The northern route climbs high above treeline on exposed granite cliffs to reconnect with established tread at a lookout tower on the appropriately named Lookout Mountain.

The southern route descends quickly into a thickly forested drainage and follows Lion Creek out to trails below the mountain. Each route presents unique challenges, with the high route requiring more difficult scrambling and exposure to the elements, and the low route requiring more bushwhacking and potential for animal encounters.

I chose the low route, as it was the more well known option at the time. If I were to do it again, I think I’d go high. While woodland caribou no longer inhabit the area, it is still rich with wildlife, including grizzly bears. While I did not see a grizzly bear on my traverse of the area, I did observe fresh tracks of a black bear with cubs, and encountered a moose.

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Another historic cabin in Hughes Meadows.

The challenge and danger associated with this stretch of the PNT can not be understated. It is not only difficult to navigate, but the terrain is full of potential hazards. In multiple recent seasons, PNT hikers have suffered broken bones and required rescue from this stretch.

Whether you take the northern route or the southern route cross-country, if you stick to the official route of the PNT, your journey will take you to the summit of Lookout Mountain. Here, two lookouts actually stand. The first was constructed in 1929 and has been preserved as a historic site. The newer tower that replaced it in service was built in 1977.

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A view across Priest Lake at dusk.

From Lookout Mountain, hikers get excellent views of what lies ahead. Scenic Priest Lake spans across much of the area below, and additional fingers of the Selkirk mountain range extend along the thru-hiker’s path into Washington state ahead.

Priest Lake is a popular summer recreation destination, and the transition from the remote rugged bushwhack to the busy lake perimeter can be jarring. Still, the area is very beautiful, and after the long traverse across the Idaho Selkirks, the easy miles are welcoming. This is a great opportunity to try to trade tales of your adventure with lakeside revelers, who may have some hotdogs or beers to offer in exchange.

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More of the Selkirks come into view as the storms pass.

From Priest Lake, the PNT continues toward the Washington state line. Idaho is the shortest state on the PNT and requires only 100 miles of hiking to cross. You will reach the border after traversing the highly scenic Hughes Meadow and beginning to climb through an incredible inland old growth cedar rainforest to the boundary of the Salmo Priest wilderness, which shares the state line.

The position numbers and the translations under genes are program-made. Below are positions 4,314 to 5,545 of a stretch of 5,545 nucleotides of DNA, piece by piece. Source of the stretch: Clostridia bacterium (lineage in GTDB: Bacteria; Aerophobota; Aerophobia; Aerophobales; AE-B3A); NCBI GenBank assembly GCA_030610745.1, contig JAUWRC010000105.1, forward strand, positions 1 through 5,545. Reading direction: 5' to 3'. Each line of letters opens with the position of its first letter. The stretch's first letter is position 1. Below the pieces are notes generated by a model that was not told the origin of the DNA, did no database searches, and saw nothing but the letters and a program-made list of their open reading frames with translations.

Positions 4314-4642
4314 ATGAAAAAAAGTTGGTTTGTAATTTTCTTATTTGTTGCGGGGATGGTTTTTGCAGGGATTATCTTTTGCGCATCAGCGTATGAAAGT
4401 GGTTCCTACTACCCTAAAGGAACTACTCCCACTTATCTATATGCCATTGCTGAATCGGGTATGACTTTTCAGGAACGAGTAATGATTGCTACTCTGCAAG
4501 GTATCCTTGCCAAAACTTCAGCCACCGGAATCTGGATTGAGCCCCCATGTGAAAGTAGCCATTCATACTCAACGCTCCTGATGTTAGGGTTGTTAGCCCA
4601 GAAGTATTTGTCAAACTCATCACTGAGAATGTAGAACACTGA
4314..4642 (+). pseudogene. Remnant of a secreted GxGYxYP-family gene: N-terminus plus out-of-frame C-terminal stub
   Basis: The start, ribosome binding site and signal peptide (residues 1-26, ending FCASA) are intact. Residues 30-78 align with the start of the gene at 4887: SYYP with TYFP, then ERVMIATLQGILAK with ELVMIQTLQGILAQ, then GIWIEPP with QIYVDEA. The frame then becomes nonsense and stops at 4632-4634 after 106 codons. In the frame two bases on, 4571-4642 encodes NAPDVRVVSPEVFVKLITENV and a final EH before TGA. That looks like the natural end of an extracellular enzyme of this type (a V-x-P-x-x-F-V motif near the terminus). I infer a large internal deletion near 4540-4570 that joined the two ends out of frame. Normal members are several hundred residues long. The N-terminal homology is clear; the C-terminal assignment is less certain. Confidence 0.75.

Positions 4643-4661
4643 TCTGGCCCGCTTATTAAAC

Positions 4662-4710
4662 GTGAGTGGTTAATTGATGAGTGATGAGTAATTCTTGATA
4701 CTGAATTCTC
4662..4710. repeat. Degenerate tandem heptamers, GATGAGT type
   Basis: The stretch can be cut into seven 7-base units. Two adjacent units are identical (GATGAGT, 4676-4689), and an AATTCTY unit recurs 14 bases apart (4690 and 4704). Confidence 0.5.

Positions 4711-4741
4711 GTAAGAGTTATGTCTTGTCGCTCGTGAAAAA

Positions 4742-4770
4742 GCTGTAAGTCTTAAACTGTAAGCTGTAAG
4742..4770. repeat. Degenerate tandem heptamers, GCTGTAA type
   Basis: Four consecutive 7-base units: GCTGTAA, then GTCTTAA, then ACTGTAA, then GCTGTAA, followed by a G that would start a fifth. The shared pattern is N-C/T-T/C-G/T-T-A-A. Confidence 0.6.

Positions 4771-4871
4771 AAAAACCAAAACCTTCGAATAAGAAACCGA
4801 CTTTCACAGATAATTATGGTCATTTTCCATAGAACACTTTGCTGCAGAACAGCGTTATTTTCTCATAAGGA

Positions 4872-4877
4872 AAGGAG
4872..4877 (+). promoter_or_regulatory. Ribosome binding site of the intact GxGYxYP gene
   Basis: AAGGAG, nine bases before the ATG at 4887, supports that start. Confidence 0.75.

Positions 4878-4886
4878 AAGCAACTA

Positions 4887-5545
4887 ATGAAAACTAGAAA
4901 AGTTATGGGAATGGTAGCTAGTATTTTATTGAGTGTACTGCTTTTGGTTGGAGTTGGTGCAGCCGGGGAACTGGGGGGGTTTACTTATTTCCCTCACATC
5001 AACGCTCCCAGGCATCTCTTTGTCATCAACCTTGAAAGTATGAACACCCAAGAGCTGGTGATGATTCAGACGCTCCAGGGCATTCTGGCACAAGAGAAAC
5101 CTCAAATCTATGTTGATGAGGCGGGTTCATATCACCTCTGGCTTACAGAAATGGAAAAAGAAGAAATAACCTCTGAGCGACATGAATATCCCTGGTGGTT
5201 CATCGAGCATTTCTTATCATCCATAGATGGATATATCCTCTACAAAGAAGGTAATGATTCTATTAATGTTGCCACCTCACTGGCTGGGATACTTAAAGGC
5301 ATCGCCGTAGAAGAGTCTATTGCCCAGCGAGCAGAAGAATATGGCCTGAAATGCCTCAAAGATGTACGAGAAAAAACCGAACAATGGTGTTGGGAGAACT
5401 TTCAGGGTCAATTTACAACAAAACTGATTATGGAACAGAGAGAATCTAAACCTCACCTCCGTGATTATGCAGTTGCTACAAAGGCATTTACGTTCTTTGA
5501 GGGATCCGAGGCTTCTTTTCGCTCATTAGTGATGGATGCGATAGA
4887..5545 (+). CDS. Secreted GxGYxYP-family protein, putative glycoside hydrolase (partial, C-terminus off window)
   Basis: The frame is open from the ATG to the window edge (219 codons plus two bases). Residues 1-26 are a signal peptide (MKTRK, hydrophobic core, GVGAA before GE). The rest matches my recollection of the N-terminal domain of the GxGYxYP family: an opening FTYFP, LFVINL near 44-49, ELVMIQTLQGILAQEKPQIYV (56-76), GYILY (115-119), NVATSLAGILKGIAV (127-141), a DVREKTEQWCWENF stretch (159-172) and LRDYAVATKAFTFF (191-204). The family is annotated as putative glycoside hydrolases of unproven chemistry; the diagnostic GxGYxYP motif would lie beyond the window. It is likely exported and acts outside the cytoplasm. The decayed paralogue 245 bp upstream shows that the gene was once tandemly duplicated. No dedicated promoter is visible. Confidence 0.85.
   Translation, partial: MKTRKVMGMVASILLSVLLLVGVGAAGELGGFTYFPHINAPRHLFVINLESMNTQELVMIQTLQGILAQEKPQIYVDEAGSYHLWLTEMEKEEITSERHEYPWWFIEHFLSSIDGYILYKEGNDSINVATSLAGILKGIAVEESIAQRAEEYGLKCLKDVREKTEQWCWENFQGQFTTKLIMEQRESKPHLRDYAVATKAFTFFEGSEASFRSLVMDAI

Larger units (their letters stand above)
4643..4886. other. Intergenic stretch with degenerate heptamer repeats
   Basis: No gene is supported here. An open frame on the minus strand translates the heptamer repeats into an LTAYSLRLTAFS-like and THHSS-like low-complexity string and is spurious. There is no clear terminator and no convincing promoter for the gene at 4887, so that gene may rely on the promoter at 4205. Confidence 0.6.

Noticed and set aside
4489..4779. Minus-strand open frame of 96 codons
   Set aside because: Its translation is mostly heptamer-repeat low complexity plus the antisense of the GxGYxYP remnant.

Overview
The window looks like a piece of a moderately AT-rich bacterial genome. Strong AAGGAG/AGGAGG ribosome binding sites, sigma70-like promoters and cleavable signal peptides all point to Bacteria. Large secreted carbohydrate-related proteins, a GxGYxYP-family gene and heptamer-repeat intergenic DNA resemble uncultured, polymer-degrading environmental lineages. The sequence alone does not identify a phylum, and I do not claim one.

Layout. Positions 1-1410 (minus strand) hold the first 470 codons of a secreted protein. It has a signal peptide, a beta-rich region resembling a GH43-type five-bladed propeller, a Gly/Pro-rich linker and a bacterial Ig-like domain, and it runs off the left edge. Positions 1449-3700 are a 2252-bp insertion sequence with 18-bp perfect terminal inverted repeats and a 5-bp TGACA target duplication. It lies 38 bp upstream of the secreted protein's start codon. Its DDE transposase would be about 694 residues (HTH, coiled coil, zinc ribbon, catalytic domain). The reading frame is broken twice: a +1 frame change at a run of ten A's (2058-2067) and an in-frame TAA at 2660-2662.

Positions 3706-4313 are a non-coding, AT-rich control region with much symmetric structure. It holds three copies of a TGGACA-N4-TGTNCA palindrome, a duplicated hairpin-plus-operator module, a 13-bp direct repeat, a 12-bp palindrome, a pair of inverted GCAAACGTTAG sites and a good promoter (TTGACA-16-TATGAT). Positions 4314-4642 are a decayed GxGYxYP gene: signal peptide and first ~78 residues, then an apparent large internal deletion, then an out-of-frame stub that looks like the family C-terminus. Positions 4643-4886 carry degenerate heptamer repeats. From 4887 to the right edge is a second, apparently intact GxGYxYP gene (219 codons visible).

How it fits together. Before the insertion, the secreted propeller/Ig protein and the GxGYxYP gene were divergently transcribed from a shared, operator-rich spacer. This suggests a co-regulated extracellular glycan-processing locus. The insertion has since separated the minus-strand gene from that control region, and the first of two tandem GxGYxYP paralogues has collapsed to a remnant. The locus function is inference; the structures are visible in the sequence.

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A fresh lightning strike on the Shedroof Divide.

From here, the primary route climbs the locally named Jackson Creek Trail to reach the Shedroof Divide. The Shedroof Divide is another extended ridgeline walk with the potential for incredible views in all directions. During my hike, I reached the ridge in a thunderstorm, which struck very near the trail and created a charred and smoldering mark on the hillside as I passed.

After the Shedroof Divide, the PNT continues south and then west toward Sullivan Lake and the resupply town of Metaline Falls. Now in my first trailside community in the state of Washington, I spent time with a local trail angel, and prepared for future adventures ahead.

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A gentle stroll through ancient cedar forest on the approach to the Salmo Priest Wilderness.

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WRITER
Jeff Kish

Jeff Kish

2012年にPCT(パシフィック・クレスト・トレイル)、2014年にPNT(パシフィック・ノースウエスト・トレイル)をスルーハイキングした、ロング・ディスタンス・ハイカー。アメリカのロング・ディスタンス・ハイキングのコミュニティに最も強くコミットしているハイカーのひとり。2017から2年間にわたり、アメリカで有名なハイキング関連の組織であるALDHA-West(American Long Distance Hiking Assosication-West)の理事に従事。また2014年からPNTの管理・運営組織(PNTA)の仕事に携わりはじめ、2016年にはPNTAのエグゼクティブ・ディレクター(現職)に就任。PNTは、アメリカにある11のNational Scenic Trailのなかで、もっとも最近(2009年)に認定されたトレイルゆえ発展途上であり、各方面の体制や組織づくり、運営に奔走中。現在は、PNTのトレイルタウンでもある、ワシントン州ベリンハム在住。
https://www.pnt.org